There is something to be said about how older homes have ‘character’. Builders tended to put more thought into the styling of the homes once lumber was processed via saw mills in America beginning in the 1800’s. Early hand-hewn timber frame homes were built on functionality over style. But with the industrial revolution that brought us the sawmills and dimensional lumber it became easier to add style to the design of homes. Many of these homes built from the 1850’s to the 1930’s are still around today. If you like classic old homes, there are a few things to look for when shopping for one.
Homes built up to the turn of the century will often have a combination of old-style building technique along with the use of dimensional lumber. The foundation might still be a stone foundation: stones cemented together to support the home. Not as common in central Indiana as other parts of the country but we still see one occasionally. More common will be the use of large hand-hewn beams for support as major structural elements. Also, the bathroom and plumbing system will most likely have been added well after the construction of the home. By 1920’s indoor plumbing was standard for city-built homes. But homes in the country might still have had outdoor toilets until the 1950’s. We sold an early 1900’s updated farmhouse in Avon that had indoor plumbing, but the original outhouse was still there and technically functional.
Homes built before the early 1900’s would have had electricity added after the home was built. Electricity didn’t become common in central Indiana until the growth of the electric Interurban rail lines that sold excess electric power to homes and businesses around the areas they served. At that time internal power was provided via a wire system known as knob & tube because of the ceramic knobs used to support the uninsulated wire and ceramic tubes the wire passes through wood framing. To this day it is not uncommon to find the knob and tube in homes around here and in some cases live circuits can be found in the home. That’s been the case in several of the homes we’ve sold, especially in older Indianapolis neighborhoods.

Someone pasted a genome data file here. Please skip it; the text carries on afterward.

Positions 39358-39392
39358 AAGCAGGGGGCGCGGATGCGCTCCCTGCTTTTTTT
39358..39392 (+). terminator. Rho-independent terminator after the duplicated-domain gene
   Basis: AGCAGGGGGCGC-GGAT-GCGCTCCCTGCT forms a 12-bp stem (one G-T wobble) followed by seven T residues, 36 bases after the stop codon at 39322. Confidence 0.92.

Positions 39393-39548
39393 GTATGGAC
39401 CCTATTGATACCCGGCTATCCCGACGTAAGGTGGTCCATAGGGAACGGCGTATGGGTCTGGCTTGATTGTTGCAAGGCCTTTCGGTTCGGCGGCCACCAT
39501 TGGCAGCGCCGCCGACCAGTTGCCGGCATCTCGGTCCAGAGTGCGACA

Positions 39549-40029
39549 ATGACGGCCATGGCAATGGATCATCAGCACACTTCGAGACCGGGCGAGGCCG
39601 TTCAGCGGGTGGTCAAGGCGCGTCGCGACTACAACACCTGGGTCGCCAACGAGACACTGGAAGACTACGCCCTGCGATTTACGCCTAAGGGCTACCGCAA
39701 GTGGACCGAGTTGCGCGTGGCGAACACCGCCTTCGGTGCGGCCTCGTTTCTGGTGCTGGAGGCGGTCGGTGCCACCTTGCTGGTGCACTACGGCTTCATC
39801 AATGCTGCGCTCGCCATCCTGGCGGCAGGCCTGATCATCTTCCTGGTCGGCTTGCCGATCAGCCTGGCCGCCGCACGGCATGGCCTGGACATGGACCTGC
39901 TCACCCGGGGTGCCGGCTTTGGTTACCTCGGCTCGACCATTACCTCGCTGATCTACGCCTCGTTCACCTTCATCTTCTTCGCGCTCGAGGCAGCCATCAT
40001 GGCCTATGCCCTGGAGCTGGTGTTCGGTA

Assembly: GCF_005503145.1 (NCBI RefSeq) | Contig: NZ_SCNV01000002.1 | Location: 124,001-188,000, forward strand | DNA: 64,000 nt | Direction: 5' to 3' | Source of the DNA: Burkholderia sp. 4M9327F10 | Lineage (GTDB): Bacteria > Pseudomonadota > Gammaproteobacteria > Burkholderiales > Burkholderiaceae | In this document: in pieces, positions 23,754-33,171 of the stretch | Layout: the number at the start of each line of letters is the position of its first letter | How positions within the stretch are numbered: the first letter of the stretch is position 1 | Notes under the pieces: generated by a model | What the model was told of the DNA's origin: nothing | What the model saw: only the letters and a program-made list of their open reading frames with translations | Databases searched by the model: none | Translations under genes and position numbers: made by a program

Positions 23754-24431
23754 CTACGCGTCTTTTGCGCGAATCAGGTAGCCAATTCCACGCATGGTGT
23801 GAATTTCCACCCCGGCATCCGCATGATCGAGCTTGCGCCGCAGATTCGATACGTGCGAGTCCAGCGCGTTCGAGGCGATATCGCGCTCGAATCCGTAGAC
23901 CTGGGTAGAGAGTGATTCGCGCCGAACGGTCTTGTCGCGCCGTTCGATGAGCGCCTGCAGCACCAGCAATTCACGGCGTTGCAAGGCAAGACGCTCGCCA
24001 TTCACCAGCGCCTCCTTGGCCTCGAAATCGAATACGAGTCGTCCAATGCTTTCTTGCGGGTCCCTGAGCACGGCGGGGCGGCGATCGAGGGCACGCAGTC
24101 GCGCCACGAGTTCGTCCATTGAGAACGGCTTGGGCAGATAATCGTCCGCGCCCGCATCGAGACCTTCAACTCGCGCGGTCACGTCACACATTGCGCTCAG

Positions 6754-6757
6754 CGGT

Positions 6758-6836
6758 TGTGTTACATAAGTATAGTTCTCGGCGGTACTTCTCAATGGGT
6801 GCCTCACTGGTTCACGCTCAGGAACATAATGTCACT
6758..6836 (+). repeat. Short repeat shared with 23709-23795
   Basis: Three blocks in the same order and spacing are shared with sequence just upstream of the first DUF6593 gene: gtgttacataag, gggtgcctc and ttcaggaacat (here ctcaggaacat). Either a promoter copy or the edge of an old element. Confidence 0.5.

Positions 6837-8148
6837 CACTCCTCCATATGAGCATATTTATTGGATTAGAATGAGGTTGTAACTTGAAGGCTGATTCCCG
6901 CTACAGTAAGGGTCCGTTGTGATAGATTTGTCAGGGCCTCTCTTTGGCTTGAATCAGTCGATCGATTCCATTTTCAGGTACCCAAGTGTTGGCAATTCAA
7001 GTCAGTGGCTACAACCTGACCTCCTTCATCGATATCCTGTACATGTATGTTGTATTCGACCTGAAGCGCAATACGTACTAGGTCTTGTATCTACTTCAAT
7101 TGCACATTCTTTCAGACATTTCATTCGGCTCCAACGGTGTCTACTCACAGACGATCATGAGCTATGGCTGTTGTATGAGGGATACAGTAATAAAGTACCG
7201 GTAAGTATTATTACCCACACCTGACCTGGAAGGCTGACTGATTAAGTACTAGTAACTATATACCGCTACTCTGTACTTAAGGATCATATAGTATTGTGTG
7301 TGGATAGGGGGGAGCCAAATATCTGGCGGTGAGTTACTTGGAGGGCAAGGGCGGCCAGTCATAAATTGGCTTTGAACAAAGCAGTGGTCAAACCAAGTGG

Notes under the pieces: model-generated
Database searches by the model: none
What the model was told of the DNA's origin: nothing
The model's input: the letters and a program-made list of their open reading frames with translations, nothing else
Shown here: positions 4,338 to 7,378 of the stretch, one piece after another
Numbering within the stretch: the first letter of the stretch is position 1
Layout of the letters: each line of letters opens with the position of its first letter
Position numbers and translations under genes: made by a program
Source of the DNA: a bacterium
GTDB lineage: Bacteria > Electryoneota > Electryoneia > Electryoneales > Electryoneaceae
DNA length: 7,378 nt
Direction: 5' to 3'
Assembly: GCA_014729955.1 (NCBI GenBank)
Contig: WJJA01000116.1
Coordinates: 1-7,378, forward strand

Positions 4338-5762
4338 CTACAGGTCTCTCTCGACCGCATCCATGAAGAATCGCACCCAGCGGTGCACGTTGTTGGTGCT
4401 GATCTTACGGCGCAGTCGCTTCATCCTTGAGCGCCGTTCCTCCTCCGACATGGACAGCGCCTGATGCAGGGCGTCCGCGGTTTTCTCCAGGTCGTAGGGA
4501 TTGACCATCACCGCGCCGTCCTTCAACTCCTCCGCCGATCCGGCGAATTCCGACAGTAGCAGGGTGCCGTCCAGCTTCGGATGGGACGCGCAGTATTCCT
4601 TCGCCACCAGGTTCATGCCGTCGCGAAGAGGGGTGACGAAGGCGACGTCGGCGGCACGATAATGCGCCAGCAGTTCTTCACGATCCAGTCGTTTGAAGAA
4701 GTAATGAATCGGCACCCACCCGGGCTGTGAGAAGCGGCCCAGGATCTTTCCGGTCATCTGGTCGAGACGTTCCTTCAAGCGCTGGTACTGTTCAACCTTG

Original heating systems for these homes were typically wood burning fireplaces with larger homes having several. Fancier homes would have a large wood or coal burning unit in the basement with ducts that provided the heat via convection, as in letting the heat rise up to the rooms naturally. If not a fireplace, the homes would at least have a wood or coal burning centrally located stove. While older homes will still have the fireplaces pretty much all of them will have been upgraded to a modern type of heating system. There are still some that do rely on steam heat from boilers but that’s not very common except for older neighborhoods in Indianapolis.
Over the years, homes built with wood settle, sag, and in extreme cases tilt. This is what you have to accept with classic homes and understand this is what gives it ‘character’. If you like the character you’ll enjoy the extra woodwork trim, the awesome old-growth wood floors, unusual built in details, and sometimes stained-glass windows. So accept that you might have an unusual heating system, maybe non-standard plumbing, and piecework upgraded electrical system as a compromise to the fact that the home slowly evolved with the changing building standards. Old homes tell a story as many generations will have lived in them which gives them a history that newer homes cannot provide. Classic homes aren’t for everyone, but if you love character in your home, it’s hard to beat these homes.
We’ve sold a lot of older homes and live in a renovated 1940’s farmhouse. We’ll help guide you on what to look for and what to avoid. Call or text The Derrick Team at 317-563-1110 today. We work 7 days a week, evenings too.